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'Twas sweetly sung that roundelay;
That summer morn shone blithe and gay;
But morning beam, and wild-bird's call,
Awaked not Mortham's silent hall..
No porter, by the low-brow'd gate,
Took in the wonted niche his seat;
To the paved court no peasant drew;
Waked to their toil no menjal crew;
The maiden's carol was not heard,
As to her morning task she fared :
In the void offices around,
Rung not a hoof, por bay'd a hound;
Nor eager steed, with shrilling neigh,
Accused the lagging groom's delay;
Untrimm'd, undress’d, neglected now,
Was alley'd walk and orchard bough;
All spoke the master's absent care,
All spoke neglect and disrepair.
South of the gate, an arrow flight,
Two mighty elms their limbs unite,
As if a canopy to spread
O'er the lone dwelling of the dead ;
For their huge bows in arches bent
Above a massive monument,
Carved o'er in ancient Gothic wise,
With many a scutcheon and device :
There, spent with toil and sunk in gloom,
Bertram stood pondering by the tomb.



“It vanish'd, like a flitting ghost!
Behind this tomb,” he said, “'twas lost-


[MS.-" As some fair maid in cloister bred,

Is blushing to her bridal led.") [* The beautiful prospect commanded by that eminence, seen under the cheerful light of a summer's morning, is finely contrasted with the silence and solitude of the place." -Critical Review.] (MS."All spoke the master absent far,

neglect and
the woes of)

civil war,


All spoke

This tomb, where oft I deem'd lies stored
Of Mortham's Indian wealth the hoard.
'Tis true, the aged servants said
Here his lamented wife is laid;'
But weightier reasons may be guess’d
For their lord's strict and stern behest,
That none should on his steps intrude,
Whene'er he sought this solitude.--
An ancient mariner I knew,
What time I sail'd with Morgan's crew,
Who oft, ʼmid our carousals, spake
Of Raleigh, Forbisher, and Drake;
Adventurous hearts! who barter'd, bold,
Their English steel for Spanish gold,
Trust not, would his experience say,
Captain or comrade with your prey ;
But seek some charnel, when, at> full,
The moon gilds skeleton and skull:
There dig, and tomb your precious heap;
And bid the dead your treasure keep; '
Sure stewards they, if fitting spell
Their service to the task compel.
Lacks there such charnel ?---kill a slave,?
Or prisoner, on the treasure-grave;
And bid his discontented ghost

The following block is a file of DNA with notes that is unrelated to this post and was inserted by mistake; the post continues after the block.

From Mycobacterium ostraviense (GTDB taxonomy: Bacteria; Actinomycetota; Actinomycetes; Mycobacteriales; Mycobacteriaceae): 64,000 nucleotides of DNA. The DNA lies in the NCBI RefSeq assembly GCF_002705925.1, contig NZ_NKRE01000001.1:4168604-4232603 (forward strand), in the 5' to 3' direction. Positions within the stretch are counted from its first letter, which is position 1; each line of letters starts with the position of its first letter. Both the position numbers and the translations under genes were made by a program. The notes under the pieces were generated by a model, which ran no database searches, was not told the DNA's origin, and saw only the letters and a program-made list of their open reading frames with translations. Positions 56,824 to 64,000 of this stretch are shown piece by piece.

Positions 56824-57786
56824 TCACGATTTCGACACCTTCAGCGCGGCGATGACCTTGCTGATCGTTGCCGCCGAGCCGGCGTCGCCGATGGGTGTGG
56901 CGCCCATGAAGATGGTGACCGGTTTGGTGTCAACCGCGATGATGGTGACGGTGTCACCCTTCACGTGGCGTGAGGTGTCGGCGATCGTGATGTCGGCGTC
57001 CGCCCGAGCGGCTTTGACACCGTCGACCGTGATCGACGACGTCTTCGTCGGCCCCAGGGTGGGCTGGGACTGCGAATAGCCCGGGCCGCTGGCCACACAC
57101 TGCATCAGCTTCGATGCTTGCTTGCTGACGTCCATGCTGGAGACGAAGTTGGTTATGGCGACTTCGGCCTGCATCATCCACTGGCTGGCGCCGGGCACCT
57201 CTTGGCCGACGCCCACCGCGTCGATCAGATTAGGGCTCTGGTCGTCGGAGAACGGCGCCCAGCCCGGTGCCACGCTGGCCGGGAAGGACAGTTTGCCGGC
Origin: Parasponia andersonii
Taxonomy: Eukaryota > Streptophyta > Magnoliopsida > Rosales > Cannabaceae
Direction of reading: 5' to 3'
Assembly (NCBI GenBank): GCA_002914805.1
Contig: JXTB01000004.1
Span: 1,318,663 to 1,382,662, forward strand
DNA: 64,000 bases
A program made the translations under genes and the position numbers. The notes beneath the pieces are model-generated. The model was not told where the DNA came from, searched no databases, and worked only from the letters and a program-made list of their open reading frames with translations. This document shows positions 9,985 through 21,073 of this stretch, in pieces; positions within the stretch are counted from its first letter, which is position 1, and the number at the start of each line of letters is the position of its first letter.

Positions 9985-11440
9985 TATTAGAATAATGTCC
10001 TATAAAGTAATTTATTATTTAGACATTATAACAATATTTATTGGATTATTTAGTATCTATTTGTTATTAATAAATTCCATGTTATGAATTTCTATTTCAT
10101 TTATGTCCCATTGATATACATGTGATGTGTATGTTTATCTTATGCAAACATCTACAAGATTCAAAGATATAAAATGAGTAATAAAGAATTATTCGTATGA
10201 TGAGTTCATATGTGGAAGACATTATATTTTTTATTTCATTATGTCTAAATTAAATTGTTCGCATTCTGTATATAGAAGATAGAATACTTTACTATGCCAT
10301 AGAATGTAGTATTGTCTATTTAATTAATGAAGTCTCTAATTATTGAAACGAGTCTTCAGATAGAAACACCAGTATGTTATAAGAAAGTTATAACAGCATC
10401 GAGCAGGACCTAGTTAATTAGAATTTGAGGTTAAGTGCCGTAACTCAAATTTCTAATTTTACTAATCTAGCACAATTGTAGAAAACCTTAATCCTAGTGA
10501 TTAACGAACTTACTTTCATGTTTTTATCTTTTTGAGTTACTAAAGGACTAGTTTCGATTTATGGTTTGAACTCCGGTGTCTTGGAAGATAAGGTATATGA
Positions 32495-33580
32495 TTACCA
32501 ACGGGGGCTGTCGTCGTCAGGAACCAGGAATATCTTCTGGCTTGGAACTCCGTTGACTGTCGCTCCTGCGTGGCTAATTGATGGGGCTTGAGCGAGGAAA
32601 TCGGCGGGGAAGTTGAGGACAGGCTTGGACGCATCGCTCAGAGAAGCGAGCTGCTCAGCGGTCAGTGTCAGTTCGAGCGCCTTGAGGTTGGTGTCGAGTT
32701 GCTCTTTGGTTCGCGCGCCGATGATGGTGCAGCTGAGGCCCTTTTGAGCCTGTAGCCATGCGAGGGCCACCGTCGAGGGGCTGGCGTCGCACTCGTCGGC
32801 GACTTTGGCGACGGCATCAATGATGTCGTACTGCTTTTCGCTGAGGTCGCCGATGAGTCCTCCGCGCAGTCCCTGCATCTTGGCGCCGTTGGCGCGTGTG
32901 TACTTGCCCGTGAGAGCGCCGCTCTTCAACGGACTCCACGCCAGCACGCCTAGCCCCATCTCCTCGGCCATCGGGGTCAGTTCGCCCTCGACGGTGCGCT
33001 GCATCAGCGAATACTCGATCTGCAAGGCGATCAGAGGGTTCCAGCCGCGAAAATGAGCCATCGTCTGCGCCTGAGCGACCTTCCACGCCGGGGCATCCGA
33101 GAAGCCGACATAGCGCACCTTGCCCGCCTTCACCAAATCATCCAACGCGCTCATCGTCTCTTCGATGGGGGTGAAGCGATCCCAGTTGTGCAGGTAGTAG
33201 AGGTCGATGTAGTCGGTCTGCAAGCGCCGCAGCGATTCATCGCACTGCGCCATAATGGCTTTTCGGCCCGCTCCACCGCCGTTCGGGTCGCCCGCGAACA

Stalk nightly on his lonely post.-
Such was his tale. Its truth, I ween,
Is in my morning vision seen.


Wilfrid, who scorn'd the legend wild,
In mingled mirth and pity smiled,

Close by the gate, an arch combined,

Two baugbty elms their branches twined." ]
[ MS.-“ Here lies the partner of bis bed;

But welgbfier reasons should appear
For all bis moonlight wanderings bere,
And for the sharp rebuke tbey got,

That pried around his favourite spot." ] * If time did not permit the Bucaniers to lavish away their plunder in their usual debaucheries, they were wont to hide it, with many superstitious solemnities, in the desert islands and keys which they frequented, and where much treasure, whose lawless owner's perished without reclaiming it, is still supposed to be concealed. The most cruel of mankind are often the most superstitious; and these pirates are said to have had recourse to a horrid ritual, in order to secure an unearthly guardian to their treasures. They killed a Negro or Spaniard, and buried him with the treasure, believing that his spirit would haunt the spot, and terrify away all intruders. I cannot prodnce any other anthority on which this cuslom is ascribed tv them than that of maritime tradition, which is, however, amply sufficient for the purposes of poetry.

[ MS.--. Lacks there such charnel-vault?–a slave,

Or prisoner, slaughter on the grave." ]


Much marvelling that a breast so bold
In such fond tale belief should hold ;'
But yet of Bertram sought to know.'
The apparition's form and show.-
The power within the guilty breast,
Oft vanquish'd, never quite suppress'd,
That unsubdued and lurking lies
To take the felon by surprise,
And force him, as by magic spell,
In his despite his guilt to tell, —
That power in Bertram's breast awoke;
Scarce conscious he was heard, he spoke ;
“'Twas Mortham's form, from foot to head !
His morion, with the plume of red,
His shape, his mien-'twas Mortham, right
As when I slew him in the fight.
“ Thou slay him ?-thou ?”—With conscious start
He heard, then mann'd his haughty heart-
“ I slew him ?--I!-I had forgot
Thou, stripling, knew'st not of the plot.
But it is spoken-nor will I
Deed done, or spoken word, deny.
I slew him; I! for thankless pride;
'Twas by this hand that Mortham died.”

XX. )

Wilfrid, of gentle hand and heart,
Averse to every active part,
But most averse to martial broil,
From danger shrunk, and turn’d from toil;
Yet the meek lover of the lyre
Nursed one brave spark of noble fire;